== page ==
It bears repeating that every state is different. For example, while California will allow residents’ ballots to be dropped in a ballot box, mailed to the county elections official, or returned to a polling place in person, Missouri will only allow mail-in ballots to be returned through the mail while, comparatively, its absentee ballots can be turned in in person. (Missouri also has stipulations about which ballots require a notary and which don’t.) We can’t stress enough how important it is for you to learn the rules and regulations of your state. When in doubt, contact your County Elections Office to get the correct information.

Once you’ve received and completed your ballot, don’t let it sit by your front door or on a to-do list.

Last month, former First Lady Michelle Obama stated in her speech at the 2020 Democratic National Convention, “We’ve got to request our mail-in ballots right now, tonight, and send them back immediately and follow-up to make sure they’re received. And then, make sure our friends and families do the same.” So, remember the early bird that got the worm? Let’s be more like that bird. 

According to the National Conference of State Legislatures, early voting may be permitted as early as 45 days before the election, or as late as the Friday before the election. So check out the NCSL’s website to discover your state’s early voting deadlines.

6. Track your ballot

As excitedly (and impatiently) as you track an online purchase you’ve made, do the same for your ballot—again, if your state allows. According to CNN, most states give your ballot a code and you can track its process on the Secretary of State’s website. 

If in the worst-case scenario your ballot does not reach its destination, Zachary B. Wolf, senior writer at CNN Politics, says, “You might want to head to your polling place and explore your options, which are probably filling out a provisional ballot.” (According to the NCSL, a provisional ballot ensures that voters are not excluded from the voting process due to an administrative error. How the ballots are handled is, of course, determined by state law, so check here to learn the permissible common reasons, per state, that provisional ballots are issued.)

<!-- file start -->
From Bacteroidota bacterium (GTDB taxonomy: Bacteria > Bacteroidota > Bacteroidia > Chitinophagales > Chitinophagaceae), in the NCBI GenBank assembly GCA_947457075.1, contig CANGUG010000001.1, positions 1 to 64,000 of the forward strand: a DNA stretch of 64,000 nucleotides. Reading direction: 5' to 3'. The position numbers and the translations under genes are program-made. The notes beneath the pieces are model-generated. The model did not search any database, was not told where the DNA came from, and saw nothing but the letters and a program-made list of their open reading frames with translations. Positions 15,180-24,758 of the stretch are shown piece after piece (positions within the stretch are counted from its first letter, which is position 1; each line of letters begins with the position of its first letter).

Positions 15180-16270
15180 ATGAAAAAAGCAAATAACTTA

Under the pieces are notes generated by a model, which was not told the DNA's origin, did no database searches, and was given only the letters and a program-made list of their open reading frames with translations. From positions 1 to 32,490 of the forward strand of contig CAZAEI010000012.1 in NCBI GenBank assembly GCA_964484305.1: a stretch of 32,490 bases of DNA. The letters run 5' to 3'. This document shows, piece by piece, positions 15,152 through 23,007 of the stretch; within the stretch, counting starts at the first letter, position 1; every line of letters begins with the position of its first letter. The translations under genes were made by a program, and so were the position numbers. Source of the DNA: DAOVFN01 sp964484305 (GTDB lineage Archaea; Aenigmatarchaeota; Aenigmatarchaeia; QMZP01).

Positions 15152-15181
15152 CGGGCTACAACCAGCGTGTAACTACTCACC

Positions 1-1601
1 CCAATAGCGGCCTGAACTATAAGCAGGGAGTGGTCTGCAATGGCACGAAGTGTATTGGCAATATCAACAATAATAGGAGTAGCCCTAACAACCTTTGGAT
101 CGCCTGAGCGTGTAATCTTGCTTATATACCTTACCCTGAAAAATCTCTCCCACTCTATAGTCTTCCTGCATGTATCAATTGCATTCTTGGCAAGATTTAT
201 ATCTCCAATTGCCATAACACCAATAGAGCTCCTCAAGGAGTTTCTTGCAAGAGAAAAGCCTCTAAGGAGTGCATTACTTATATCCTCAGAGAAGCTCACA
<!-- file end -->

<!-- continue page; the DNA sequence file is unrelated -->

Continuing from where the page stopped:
Voting has always been important, and though we likely wouldn’t have predicted we’d be doing it during a pandemic, in a culture that feels increasingly divided, those are the exact reasons that voting this year feels more vital than ever. We hope you practice your right!

And as you await Election Day, check out how to fact-check your media consumption, how to read a ballot, and how to emotionally prepare for the upcoming election.

What nonpartisan resources are you using to stay informed about this year’s election? 🗳️ Share in the comments below!


Danielle Cheesman was born and raised in New Jersey, where she lived until moving to Philadelphia to study journalism at Temple University. She has spent her years writing and developing editorial visions for music, art, and lifestyle brands. Now residing in Los Angeles, you can usually find her taking pictures, making playlists, or cuddling her pup. Say hi on Instagram!